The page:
Published in the Financial Post, June 3, 2015 – by David Pett

U.S. bank stocks have already climbed more than 300 per cent on average since markets bottomed from the financial crisis a little over six years ago, and that might just be a sign of things to come if interest rates finally rise south of the border in the coming months.

“It could be explosive,” said Joel Clark, chief executive of K.J. Harrison Partners Inc. “Financials thrive in a rising interest rate environment.”

It remains to be seen exactly when the U.S. Federal Reserve will begin its rate hiking cycle, but the net effect when it does will be a huge tailwind for the banks on several fronts, Clark said.

For one, they will earn incrementally more as short-term rates rise on the money they have sitting at the Fed currently earning next to nothing. Their net interest margins on loans will also increase as the yield curve gets steeper and rates rise.

“For money that is being lent, they’ll now be lending at six per cent, for instance, as opposed to five per cent, and that extra one per cent goes straight to the bottom line,” Clark said. Beyond rising rates, he believes loan growth will improve in lockstep with the U.S. economy.

Clark is also encouraged by the group’s low valuation relative to the broader market and that the regulatory and legal settlements that have dogged the group since the financial crisis are finally dwindling.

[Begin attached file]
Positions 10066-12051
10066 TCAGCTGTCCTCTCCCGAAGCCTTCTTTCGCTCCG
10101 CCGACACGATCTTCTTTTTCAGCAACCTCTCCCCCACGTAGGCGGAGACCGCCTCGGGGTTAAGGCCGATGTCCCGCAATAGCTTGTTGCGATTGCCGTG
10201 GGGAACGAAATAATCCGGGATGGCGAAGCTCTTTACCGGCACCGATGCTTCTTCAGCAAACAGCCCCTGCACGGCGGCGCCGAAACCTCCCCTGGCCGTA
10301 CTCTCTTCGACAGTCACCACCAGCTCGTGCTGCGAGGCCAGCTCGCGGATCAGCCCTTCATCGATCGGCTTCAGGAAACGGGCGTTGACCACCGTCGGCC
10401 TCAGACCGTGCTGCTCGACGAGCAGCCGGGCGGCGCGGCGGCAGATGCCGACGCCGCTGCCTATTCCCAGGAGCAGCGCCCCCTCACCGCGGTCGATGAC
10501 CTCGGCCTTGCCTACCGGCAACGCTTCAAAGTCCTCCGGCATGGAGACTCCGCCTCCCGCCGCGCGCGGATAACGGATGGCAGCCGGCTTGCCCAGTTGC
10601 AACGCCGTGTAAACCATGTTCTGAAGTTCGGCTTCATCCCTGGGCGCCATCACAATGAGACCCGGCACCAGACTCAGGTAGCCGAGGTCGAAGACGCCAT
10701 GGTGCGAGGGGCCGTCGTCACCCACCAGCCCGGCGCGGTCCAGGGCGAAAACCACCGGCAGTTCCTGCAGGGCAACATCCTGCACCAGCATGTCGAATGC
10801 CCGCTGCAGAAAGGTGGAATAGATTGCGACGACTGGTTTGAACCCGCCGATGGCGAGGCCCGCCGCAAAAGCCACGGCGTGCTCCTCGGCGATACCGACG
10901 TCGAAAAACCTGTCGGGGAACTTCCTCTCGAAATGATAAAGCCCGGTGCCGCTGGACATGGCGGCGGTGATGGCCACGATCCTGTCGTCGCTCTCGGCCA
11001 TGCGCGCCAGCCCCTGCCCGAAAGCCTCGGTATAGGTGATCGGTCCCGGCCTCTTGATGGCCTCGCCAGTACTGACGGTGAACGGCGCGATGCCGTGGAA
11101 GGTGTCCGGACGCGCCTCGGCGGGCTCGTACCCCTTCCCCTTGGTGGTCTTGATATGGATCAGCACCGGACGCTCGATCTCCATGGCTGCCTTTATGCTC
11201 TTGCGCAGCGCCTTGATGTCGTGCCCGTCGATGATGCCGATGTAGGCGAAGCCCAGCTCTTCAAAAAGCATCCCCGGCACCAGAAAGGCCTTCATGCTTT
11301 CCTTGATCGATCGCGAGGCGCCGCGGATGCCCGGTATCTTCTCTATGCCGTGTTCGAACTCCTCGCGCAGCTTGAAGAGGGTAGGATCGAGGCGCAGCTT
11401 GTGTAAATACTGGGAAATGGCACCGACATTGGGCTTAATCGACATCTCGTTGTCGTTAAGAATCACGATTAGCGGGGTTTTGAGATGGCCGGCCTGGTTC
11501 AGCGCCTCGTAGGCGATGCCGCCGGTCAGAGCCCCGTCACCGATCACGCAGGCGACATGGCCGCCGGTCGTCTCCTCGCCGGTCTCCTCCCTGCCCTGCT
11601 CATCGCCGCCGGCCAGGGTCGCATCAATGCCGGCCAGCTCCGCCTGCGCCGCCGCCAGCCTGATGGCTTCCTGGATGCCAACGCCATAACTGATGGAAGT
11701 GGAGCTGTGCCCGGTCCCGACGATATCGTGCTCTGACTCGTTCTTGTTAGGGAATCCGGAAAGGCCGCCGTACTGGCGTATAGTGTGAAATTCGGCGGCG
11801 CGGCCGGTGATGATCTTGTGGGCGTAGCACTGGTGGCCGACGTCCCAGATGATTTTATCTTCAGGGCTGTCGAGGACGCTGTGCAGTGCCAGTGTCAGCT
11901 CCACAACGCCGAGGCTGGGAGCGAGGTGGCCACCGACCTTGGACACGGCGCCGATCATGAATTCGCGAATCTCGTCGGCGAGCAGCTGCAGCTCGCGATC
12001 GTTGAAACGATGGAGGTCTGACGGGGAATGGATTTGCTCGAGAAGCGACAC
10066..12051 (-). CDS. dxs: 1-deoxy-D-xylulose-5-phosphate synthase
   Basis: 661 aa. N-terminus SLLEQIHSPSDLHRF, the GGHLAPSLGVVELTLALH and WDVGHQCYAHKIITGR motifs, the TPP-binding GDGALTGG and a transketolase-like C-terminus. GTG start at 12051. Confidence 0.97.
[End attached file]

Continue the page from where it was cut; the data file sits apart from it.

“The combination is a potent cocktail for earnings growth out of the banking sector,” he said.

Clark said U.S. banks have become much easier to analyze since the financial crisis, largely because government stress tests provide greater clarity on potential risks.

His top pick in the group is JPMorgan Chase Co., which trades at a price/earnings multiple of roughly 10 based on forward estimates and is expected to grow earnings at 10 per cent to 12 per cent over the next few years.

The company is a market leader on several fronts, including credit cards, investment banking and private banking, and it has a “fortress-like” balance sheet, he said. It also offers investors a compelling dividend yield of three per cent based on a 30-per-cent payout ratio that is expected to reach 50 per cent over time. “That is a big jump and as earnings grow, you are going to have a big string of increases,” he said.

Analysts who cover the bank group are also mostly bullish on JPMorgan, with 29 of the 40 rating the stock a buy and 11 rating it as a hold, according to Bloomberg data.

Even a small rise in interest rates could deliver a big boost to bank earnings, BlackRock said in a recent paper.

But the group is doing fine even in the existing environment of low rates, said Russ Koesterich, the asset manager’s chief U.S. investment strategist. “Financial firms with large capital market operations and merger-and-acquisition desks are thriving,” he said in late April commentary following U.S. bank earnings season. “We see the favourable environment for this sector continuing, and accordingly, we would remain overweight large, global financial firms.”

Republished with the express permission of: “National Post”, a division of Postmedia Network Inc.

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